Automatic Fire-Extinguishers.—Professor Silvanus P. Thompson, in a recent address before the Society of Arts, dwelt upon the fact that great fires usually owe their magnitude and their consequent terrors to the circumstance that a certain interval of time necessarily elapses before any application is made to extinguish them—because no one is at hand and ready to act on the instant. It is to the fatal two minutes or five minutes that pass before help arrives, that the mischief is due. Nothing but a self-acting or automatic system, which will operate at the right moment and at the very spot, without the intervention of the human hand, will meet the case. Automatic systems exist, and are of several kinds, and efficient. Automatic sprinklers are self-acting valves connected with a system of water-pipes placed in the ceiling of a room, which, on the outbreak of a fire, open and distribute water in a shower or spray exactly at the place where the fire breaks out. The apparatus may be arranged so that, whenever it is called into operation by the heat, it shall sound an alarm-bell and summon aid to the spot. These devices are relied upon in many of the manufacturing establishments of New England, with an estimated reduction of the risk of conflagration to one twentieth of what it formerly was. Several designs for sprinklers depend for their efficacy on the melting of some kind of easily fusible solder or cement by the heat of the incipient fire, and the consequent loosening of the valve which holds the water back. The obvious requisites of a good sprinkler are that the solder should fuse at a low and well-defined temperature, without any appreciable prior softening; that the mechanism should not be liable to get out of order or stick; that the parts opened by heat should be capable of ready replacement without skilled labor; that there should be no leakage at the valve; and that the quantity of solder to be melted should be small, and so placed that it is not cooled by contact with too great a mass of metal, or exposed to the drip of the opening valve. Closely allied to the automatic sprinkler proper is the system of sprinkling by perforated pipes through an automatic valve. The automatic fire-door, which should not be of iron, because it curls up, but of wood protected by sheathings of tin-plate, is arranged to shut on an inclined track, and is kept open by a rod made with a scarf-joint in two parts twisted in the center, and secured by a fusible solder; or the door may be held by a cord holding a weight, the fall of which releases the door; the fall to be produced by the melting of a solder set in some convenient part of the cord. Another class of devices depends upon the introduction into the electric circuit of a fusible link, the melting of which breaks the circuit; or into the broken circuit of a strained catgut band, the contraction of which by the heat brings the wires into contact. In one of the applications of this system a reservoir of carbonic acid is opened and the acid distributed. Mr. John has invented an arrangement for making the hand grenade extinguisher automatic. He proposes to hang the grenade at the top of a room in a sort of a cage, which is provided with a small button held together with fusible alloy. When that is affected by the ascending hot air, the button bursts, and the cage opens and allows the grenade to fall, while an iron weight follows it, and, breaking it in mid-air, causes the liquid to be sprinkled about.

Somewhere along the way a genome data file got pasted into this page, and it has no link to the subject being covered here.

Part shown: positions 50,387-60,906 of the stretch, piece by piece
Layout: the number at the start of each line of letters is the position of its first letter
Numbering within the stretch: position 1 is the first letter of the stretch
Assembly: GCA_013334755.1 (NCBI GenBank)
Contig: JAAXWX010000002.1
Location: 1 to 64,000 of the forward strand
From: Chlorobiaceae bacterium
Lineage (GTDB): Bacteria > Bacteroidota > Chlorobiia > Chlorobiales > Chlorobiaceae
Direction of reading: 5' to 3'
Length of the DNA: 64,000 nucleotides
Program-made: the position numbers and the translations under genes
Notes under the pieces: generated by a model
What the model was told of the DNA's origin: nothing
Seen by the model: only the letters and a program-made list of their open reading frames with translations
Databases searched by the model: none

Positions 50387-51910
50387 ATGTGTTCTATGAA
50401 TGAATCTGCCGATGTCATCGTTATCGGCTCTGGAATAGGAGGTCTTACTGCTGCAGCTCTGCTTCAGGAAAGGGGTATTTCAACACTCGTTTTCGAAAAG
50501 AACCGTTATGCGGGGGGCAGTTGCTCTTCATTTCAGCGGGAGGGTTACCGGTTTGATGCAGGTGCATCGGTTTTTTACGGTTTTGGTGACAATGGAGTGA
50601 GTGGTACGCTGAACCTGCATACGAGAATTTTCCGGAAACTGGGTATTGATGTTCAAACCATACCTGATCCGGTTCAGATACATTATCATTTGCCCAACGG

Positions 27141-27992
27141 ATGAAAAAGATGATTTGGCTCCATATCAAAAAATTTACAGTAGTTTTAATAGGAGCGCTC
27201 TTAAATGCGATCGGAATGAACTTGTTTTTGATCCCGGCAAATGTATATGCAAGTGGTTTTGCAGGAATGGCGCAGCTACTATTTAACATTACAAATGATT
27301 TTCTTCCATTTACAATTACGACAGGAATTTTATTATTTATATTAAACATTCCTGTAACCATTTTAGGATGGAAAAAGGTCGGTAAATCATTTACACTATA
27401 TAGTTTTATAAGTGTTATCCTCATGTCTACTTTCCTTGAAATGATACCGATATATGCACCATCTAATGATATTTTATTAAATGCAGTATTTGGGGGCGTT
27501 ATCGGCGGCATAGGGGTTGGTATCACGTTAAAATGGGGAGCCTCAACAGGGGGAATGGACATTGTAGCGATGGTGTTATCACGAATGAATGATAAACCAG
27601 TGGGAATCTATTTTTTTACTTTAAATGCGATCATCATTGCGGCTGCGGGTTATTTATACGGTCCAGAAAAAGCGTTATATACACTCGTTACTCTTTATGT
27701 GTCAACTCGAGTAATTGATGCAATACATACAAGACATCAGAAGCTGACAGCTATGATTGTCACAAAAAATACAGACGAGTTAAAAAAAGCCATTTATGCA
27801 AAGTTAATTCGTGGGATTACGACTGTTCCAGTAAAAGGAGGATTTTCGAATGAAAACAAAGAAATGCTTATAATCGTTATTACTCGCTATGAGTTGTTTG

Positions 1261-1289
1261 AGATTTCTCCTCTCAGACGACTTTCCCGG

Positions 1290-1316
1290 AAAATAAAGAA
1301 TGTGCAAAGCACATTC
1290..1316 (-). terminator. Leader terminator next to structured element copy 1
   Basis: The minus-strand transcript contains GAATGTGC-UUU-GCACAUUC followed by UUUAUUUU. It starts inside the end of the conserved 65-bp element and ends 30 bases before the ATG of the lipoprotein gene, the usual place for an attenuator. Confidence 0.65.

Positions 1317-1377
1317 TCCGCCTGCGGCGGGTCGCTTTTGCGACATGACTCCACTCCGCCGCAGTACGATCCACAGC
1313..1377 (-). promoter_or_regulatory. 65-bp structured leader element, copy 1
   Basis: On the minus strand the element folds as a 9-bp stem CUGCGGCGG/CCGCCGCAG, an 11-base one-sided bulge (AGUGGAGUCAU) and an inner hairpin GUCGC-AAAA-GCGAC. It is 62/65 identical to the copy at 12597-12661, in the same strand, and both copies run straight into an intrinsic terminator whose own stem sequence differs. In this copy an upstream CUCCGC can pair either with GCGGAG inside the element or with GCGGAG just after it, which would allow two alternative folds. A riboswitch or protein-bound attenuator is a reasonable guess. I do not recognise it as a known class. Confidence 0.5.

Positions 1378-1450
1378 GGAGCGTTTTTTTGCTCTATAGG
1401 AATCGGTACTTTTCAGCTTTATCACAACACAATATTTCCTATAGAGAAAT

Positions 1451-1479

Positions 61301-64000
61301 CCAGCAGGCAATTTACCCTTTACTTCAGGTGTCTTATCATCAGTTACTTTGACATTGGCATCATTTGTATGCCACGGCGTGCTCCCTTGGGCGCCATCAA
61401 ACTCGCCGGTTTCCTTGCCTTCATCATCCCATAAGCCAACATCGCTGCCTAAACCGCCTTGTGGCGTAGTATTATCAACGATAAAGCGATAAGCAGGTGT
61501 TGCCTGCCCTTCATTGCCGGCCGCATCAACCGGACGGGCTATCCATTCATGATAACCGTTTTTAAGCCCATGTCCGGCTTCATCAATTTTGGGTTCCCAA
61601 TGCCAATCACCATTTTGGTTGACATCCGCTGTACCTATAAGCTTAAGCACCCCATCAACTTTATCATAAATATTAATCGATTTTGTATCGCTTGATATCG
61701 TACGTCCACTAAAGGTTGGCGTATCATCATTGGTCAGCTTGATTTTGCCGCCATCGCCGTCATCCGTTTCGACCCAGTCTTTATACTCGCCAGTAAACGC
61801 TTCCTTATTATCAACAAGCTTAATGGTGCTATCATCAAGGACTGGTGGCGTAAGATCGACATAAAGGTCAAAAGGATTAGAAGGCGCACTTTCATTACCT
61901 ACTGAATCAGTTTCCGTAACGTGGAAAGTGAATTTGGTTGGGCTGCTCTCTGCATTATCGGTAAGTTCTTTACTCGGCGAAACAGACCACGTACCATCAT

Parasitic Fungi on Plants.—Professor T. J. Burrill, in a paper of the Illinois State Laboratory of Natural History on the parasitic fungi of the State, remarks with reference to the nature of these pests, that "during the last part of the first half of this century learned discussions arose upon the specific distinction between the parasite and the host, and esteemed botanists held the view that what was taken for the former was but a diseased condition of the latter—the rust of wheat, for example, was only the degraded cell-tissues of the wheat itself. Such difference of opinion, however, no longer exists among those who have possession of the information now acquired. The tissues of higher plants do not change by any process of degradation or transformation into the things called fungi, neither do the latter originate in any other manner than as descendants of pre-existing forms through as rigid specific lines as can be traced among any animals or plants. It is known, too, that however much the fungus is found within the tissues of the host-plant, it began its growth outside of the latter, and gained introduction only by forcible entrance. Spores are never taken up by absorption and carried by the aqueous currents from part to part of the plant. The fungus passes through the tissues very much as roots pass through soil, sometimes apparently without in any degree successful opposition, sometimes nearly or quite baffled in the struggle by the mechanical and physiological resistances of the host-plant."